The Jesus film, Christian radio broadcasts, and the Scriptures are available to the Hui in their language.
Constitutional guarantees of religious freedom are under attack in Malaysia. It is illegal to convert Muslims, but Muslims may proselytize whomever they choose. Therefore, the Hui are hesitant to convert to Christianity, for fear of persecution.
The Muslims have militant missions organizations, or dakwah, in Malaysia, which symbolize Islamic unity but permit the exclusion of "undesirable ones, such as the Chinese Muslims." The Hui need to find their identity in Christ who will never reject them.
* Scripture Prayers for the Hui in Malaysia.
* Pray that the Malaysian government will allow the Gospel to be preached without restriction.
* Pray that the Gospel message will fill the airwaves of Malaysia via radio.
* Pray that God will give the Hui believers boldness to share the love of Jesus with their friends and families.
* Pray that Bibles and other Christian materials will be distributed among the Hui.
* Ask God to raise up prayer teams who will begin breaking up the spiritual soil of Malaysia through worship and intercession.
* Pray that strong local churches will be raised up among the Hui.
|Profile Source: Bethany World Prayer Center|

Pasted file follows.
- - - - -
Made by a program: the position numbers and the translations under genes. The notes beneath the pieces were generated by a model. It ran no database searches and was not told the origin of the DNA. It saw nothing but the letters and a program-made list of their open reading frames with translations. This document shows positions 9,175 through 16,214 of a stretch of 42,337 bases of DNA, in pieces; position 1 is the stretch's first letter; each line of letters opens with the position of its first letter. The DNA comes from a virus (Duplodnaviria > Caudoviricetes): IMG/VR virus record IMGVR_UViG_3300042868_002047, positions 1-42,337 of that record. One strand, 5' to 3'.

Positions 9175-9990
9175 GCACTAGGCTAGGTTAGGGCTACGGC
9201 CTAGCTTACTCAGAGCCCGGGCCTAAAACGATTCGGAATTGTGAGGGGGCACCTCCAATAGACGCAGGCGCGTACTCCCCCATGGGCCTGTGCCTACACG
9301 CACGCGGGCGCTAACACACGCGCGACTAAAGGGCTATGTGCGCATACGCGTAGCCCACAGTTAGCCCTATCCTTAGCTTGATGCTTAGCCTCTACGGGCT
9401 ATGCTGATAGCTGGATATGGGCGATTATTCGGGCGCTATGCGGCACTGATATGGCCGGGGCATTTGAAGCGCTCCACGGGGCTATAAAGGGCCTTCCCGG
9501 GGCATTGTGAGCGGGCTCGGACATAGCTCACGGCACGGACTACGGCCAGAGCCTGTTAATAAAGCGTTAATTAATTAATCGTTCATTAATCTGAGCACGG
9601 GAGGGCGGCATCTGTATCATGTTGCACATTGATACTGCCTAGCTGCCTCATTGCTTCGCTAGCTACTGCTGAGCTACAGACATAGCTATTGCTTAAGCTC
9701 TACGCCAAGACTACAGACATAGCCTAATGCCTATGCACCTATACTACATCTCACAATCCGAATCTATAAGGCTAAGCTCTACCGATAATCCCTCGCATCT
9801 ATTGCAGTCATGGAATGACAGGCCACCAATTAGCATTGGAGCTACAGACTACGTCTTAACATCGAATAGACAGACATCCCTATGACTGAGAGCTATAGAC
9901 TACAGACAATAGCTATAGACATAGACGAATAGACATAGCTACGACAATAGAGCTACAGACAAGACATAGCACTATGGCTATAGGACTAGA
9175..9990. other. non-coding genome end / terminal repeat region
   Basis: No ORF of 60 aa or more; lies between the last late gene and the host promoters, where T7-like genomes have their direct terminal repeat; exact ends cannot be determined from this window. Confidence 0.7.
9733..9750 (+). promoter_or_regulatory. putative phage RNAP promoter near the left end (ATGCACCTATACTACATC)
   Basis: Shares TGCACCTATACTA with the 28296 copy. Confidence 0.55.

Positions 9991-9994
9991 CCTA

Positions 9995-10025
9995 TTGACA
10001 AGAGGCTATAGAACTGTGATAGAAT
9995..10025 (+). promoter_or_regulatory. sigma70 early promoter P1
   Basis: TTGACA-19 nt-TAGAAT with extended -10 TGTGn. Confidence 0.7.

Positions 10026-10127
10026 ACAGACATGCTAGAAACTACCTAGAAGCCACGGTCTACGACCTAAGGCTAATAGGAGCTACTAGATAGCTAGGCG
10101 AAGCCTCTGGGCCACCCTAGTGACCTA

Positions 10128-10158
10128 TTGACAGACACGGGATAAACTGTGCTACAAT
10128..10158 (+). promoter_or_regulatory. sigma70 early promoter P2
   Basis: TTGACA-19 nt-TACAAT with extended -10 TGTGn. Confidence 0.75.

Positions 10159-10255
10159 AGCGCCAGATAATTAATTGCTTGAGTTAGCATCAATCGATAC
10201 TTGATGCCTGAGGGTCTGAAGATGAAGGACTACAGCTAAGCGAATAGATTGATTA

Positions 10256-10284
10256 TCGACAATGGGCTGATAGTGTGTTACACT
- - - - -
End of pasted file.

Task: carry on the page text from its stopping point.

|Global Prayer Digest: 2019-03-25|
|People Name General||Hui, Muslim Chinese|
|People Name in Country||Hui|
|Progress Scale||1 ●|
|Frontier People Group||Yes|
|GSEC||1 (per PeopleGroups.org)|
|Pioneer Workers Needed||1|
|Alternate Names||Chinese Muslim; Dungan; Haw; Hui Chinese; Huizui; Khotan; Mandarin; Panthay; Tungan|
|Persecution Rank||40 (Open Doors top 50 rank, 1 = highest persecution ranking)|
|Location in Country||Peninsular and East Malaysia (Sabah and Sarawak states) especially in urban areas; scattered. Source: Ethnologue 2016|
|Primary Language||Chinese, Mandarin (15,000 speakers)|
|Language Code||cmn Ethnologue Listing|
|Dialect Code||20057 Global Recordings Listing|
|Language Written||Yes ScriptSource Listing|
Primary Language: Chinese, Mandarin
|Bible Translation ▲||Status (Years)|
|Bible-New Testament||Yes (1857-1981)|
|Possible Print Bibles|
|Forum Bible Agencies|
|National Bible Societies|
|World Bible Finder|
|Resource Type ▲||Resource Name|
|Audio Recordings||Audio Bible teaching (GRN)|
|Audio Recordings||Christ for the Nations|
|Audio Recordings||Online New Testament (FCBH)|
|Audio Recordings||Online New Testament - Traditional (FCBH)|
|Audio Recordings||Online Scripture (Talking Bibles)|
|Audio Recordings||Story of Jesus audio (Jesus Film Project)|
|Film / Video||Creation to Christ|
|Film / Video||Father's Love Letter|
|Film / Video||God's Story Video|
|Film / Video||Indigitube.tv Video / Animation|
|Film / Video||Jesus film: view in Mandarin Chinese|
|Film / Video||Magdalena (Jesus Film Project)|
|Film / Video||My Last Day (Jesus Film Project Anime)|
|Film / Video||Story of Jesus for Children (JF Project)|
|Film / Video||The Hope Video|
|Film / Video||The Prophets' Story|
|Film / Video||The Prophets' Story|
|General||Four Spiritual Laws|
|General||Got Questions Ministry|
|Major Religion ▲||Percent|
|Christianity (Evangelical 0.00 %)||
|Other / Small||
|Christian Segments ▲||Percent|